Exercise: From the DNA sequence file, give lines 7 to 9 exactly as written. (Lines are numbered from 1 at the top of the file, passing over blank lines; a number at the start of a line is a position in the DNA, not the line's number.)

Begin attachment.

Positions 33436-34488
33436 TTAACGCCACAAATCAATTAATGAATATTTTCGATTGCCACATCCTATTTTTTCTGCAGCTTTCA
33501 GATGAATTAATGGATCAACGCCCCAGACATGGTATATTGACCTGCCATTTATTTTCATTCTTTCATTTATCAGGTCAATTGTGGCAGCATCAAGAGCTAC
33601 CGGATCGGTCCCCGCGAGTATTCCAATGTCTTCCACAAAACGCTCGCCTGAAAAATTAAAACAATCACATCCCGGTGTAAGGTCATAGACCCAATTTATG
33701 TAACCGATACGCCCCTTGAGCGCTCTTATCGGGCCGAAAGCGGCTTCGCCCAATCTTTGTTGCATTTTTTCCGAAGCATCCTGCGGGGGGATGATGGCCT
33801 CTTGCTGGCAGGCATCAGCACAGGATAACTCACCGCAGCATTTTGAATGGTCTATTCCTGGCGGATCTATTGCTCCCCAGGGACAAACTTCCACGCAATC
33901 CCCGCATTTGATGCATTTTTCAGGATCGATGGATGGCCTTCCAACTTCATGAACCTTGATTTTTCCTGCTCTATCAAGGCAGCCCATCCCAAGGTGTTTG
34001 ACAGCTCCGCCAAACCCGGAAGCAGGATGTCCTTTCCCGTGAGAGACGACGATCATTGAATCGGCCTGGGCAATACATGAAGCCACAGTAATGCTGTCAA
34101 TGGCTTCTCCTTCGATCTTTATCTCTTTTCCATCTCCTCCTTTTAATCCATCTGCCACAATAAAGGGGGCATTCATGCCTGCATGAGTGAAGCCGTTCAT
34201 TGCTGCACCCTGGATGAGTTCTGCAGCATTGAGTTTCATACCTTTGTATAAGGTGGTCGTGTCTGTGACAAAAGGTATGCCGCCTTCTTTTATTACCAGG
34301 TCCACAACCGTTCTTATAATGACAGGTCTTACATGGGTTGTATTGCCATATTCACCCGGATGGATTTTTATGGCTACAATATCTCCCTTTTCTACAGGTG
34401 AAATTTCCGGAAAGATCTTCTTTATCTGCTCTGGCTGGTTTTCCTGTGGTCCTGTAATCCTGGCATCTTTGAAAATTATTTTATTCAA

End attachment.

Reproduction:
33901 CCCGCATTTGATGCATTTTTCAGGATCGATGGATGGCCTTCCAACTTCATGAACCTTGATTTTTCCTGCTCTATCAAGGCAGCCCATCCCAAGGTGTTTG
34001 ACAGCTCCGCCAAACCCGGAAGCAGGATGTCCTTTCCCGTGAGAGACGACGATCATTGAATCGGCCTGGGCAATACATGAAGCCACAGTAATGCTGTCAA
34101 TGGCTTCTCCTTCGATCTTTATCTCTTTTCCATCTCCTCCTTTTAATCCATCTGCCACAATAAAGGGGGCATTCATGCCTGCATGAGTGAAGCCGTTCAT